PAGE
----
White Hunter, Black Heart played several prestigious film festivals around the world and was admired by many critics but was never a commercial hit with audiences perhaps expecting an exciting adventure. What they got instead was something more akin to an art film that saw Eastwood yet again subvert the Dirty Harry persona that has defined his career for many years. White Hunter has become something of a forgotten effort in his filmography and considered a minor work but I’ve always felt that it was one of his more interesting pictures.
From the get-go, it is easy to see what drew Eastwood to this film. The opening voiceover narration describes his character John Wilson as “a brilliant, screw-you-all type filmmaker who continually violated all the unwritten laws of the motion picture business yet had the magic, almost divine ability to always land on his feet.” These words could easily be describing Eastwood and his career – one that saw him frequently go against prevailing trends to make the kinds of films he wanted to do. Wilson is gearing up to make a film in Africa and enlists the help of his good friend and screenwriter Peter Verrill (Jeff Fahey) to give the screenplay a rewrite. Pete’s not so sure as he’s working on a book and Wilson tells him, “There are times when you can’t wonder whether it’s the right or wrong thing to do … You just gotta pack up and go.” While they are there making the film, Wilson wants to go on safari and bag an elephant.
Wilson and Pete meet with the film’s producer Paul Landers (George Dzundza) who implores the writer to come on board if only to keep Wilson focused on the task at hand. It’s an entertaining scene as we see Wilson’s open disdain for Landers and the money men, especially when one of them informs the director that they’ve talked about replacing him with someone else. Wilson knows that all Landers cares about is that the film makes money no matter how just so long as it does. As he tells the exasperated producer, “You’d sell your mother down the river to make a deal.” Pete observes it all with the bemused expression of someone who has seen Wilson act this way before and is just enjoying the ride. The director doesn’t care about the business side of filmmaking – dealing with nervous producers and studio executives and every person who pitches him a lame idea for a film.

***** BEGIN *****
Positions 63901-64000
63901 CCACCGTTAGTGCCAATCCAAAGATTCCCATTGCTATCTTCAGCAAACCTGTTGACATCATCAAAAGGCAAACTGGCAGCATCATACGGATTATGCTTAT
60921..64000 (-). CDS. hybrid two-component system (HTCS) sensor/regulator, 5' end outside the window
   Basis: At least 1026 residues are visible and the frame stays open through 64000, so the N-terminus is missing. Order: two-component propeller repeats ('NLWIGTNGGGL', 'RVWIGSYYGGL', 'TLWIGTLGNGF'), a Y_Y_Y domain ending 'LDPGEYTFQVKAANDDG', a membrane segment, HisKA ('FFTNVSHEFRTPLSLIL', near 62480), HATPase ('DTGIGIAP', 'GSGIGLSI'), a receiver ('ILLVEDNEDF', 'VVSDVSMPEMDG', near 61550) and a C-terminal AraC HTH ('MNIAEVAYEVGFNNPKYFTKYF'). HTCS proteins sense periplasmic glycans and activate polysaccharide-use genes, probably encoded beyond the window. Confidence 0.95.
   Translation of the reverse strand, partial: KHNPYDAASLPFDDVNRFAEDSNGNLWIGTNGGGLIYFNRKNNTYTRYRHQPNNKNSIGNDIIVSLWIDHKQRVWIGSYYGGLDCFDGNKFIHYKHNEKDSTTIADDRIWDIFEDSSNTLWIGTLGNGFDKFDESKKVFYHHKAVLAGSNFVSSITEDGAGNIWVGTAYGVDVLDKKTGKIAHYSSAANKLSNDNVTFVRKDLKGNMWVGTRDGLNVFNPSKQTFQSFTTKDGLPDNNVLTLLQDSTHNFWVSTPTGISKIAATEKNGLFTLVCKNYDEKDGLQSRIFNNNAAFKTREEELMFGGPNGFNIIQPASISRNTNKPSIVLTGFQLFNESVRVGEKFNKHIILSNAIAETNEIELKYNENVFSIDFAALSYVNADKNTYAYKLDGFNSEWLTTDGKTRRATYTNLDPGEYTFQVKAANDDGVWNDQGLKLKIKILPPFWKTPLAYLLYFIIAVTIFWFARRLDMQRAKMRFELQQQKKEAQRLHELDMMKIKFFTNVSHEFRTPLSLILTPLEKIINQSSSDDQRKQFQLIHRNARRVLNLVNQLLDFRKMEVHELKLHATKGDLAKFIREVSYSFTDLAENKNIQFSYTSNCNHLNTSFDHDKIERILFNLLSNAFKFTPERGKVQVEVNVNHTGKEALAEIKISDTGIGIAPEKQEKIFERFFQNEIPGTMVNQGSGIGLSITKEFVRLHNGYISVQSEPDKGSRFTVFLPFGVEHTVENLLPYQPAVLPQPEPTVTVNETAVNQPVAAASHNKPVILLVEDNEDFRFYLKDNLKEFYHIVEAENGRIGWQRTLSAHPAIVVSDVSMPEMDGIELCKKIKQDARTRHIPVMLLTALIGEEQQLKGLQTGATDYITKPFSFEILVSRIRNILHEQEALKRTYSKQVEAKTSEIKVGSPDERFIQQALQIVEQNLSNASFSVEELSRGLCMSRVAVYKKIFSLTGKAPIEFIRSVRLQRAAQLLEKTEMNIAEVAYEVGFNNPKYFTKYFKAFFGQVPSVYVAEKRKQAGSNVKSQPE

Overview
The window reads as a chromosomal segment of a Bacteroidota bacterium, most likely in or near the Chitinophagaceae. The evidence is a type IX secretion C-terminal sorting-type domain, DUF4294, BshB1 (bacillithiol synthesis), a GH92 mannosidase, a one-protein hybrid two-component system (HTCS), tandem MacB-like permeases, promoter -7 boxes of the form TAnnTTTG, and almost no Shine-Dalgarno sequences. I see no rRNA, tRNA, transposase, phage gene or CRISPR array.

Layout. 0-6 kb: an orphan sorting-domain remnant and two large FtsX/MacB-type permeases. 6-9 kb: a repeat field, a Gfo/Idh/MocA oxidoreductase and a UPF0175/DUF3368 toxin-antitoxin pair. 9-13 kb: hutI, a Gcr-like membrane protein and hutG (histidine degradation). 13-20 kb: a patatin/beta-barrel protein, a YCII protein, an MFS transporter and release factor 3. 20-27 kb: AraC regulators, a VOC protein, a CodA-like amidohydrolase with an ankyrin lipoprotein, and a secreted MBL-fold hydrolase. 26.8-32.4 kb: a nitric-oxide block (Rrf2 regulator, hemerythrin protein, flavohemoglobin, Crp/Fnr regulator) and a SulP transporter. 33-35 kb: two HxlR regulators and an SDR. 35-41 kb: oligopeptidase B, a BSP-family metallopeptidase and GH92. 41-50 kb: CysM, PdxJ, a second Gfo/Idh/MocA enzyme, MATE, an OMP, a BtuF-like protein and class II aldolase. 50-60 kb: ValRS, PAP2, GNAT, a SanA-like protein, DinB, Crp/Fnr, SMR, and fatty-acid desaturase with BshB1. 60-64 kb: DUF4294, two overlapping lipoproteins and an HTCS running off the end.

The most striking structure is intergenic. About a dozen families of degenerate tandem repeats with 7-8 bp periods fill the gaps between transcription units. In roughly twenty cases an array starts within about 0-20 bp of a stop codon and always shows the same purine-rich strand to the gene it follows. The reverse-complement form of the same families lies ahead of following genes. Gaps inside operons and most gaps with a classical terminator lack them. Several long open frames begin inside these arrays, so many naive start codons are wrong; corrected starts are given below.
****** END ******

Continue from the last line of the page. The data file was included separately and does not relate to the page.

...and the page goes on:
Once Wilson and Pete arrive in Africa, Eastwood opens the film up visually with stunning shots of the wilderness courtesy of long-time collaborator Jack N. Green and this gives a real sense of place. It’s a sharp contrast to the stuffy opulence of Wilson’s English mansion. There are also gorgeous aerial shots of herds of wild animals running across the plains. Eastwood really shows the exotic locale in all of its diverse glory: large lakes, jungle and dense wooded areas.
Wilson and Pete encounter quite a bit of racism from their English hosts. For example, there is the man who curses out and chastises the local team of football players for easily beating his team of all whites, or the posh wealthy woman who criticizes the Jewish people that lived in Soho during the Blitz in World War II. Wilson is disgusted with both of their attitudes and gets into a fist fight with the former and tells off the latter by recounting a hilarious story that really puts her in her place. Eastwood does a fantastic job of delivering this monologue with a mischievous twinkle in his eye as Wilson stands up for his friend Pete (who is Jewish). With the fist fight scene, we get a glimpse of Wilson’s self-destructive tendencies. Drunk and clearly outmatched physically, Wilson gets in a few good shots before being beaten down by the larger, stronger man. However, he feels justified in doing what he did because he stood up and fought for what he believed in.
While Pete continues to fine tune the script, Wilson plans their safari with the occasional detours to pre-production on the film. The director is all about testing his own limits, whether it is challenging a large man to a fight or taking a rusted out old river boat through dangerous river rapids. For him, that is what life is all about – experiencing it to the fullest with no regrets, much like I imagine Eastwood’s own outlook on life. Wilson thinks that bagging one of those giant elephants is a life experience he’s meant to have and becomes obsessed with it. Pete lets him know that he doesn’t want to shoot one because they are beautiful animals, a rare link to life before humans, which deserve to exist. There is something pure about them and shooting one would destroy that nobility, which is a rarity in this world. Over the course of the film, Wilson and Pete’s friendship is put to the test as the writer tries to keep the director focused on making the film.
Jeff Fahey is well cast as the audience surrogate and voice of reason. Pete may be Wilson’s friend but he won’t blindly follow him on every grand adventure that the director wants to pursue. Fahey brings an intelligence to the role, playing a character that has his own strong convictions and just doesn’t follow his friend around without question. The actor was on the verge of becoming a breakout star in the 1990’s with this film and The Lawnmower Man (1992) but for whatever reason his career didn’t take off like it should have and he ended up making a lot of forgettable genre films and television shows until as of late when he landed significant roles in high profile projects like Lost and Planet Terror (2007). It’s good to see this underrated actor enjoying a resurgence of sorts.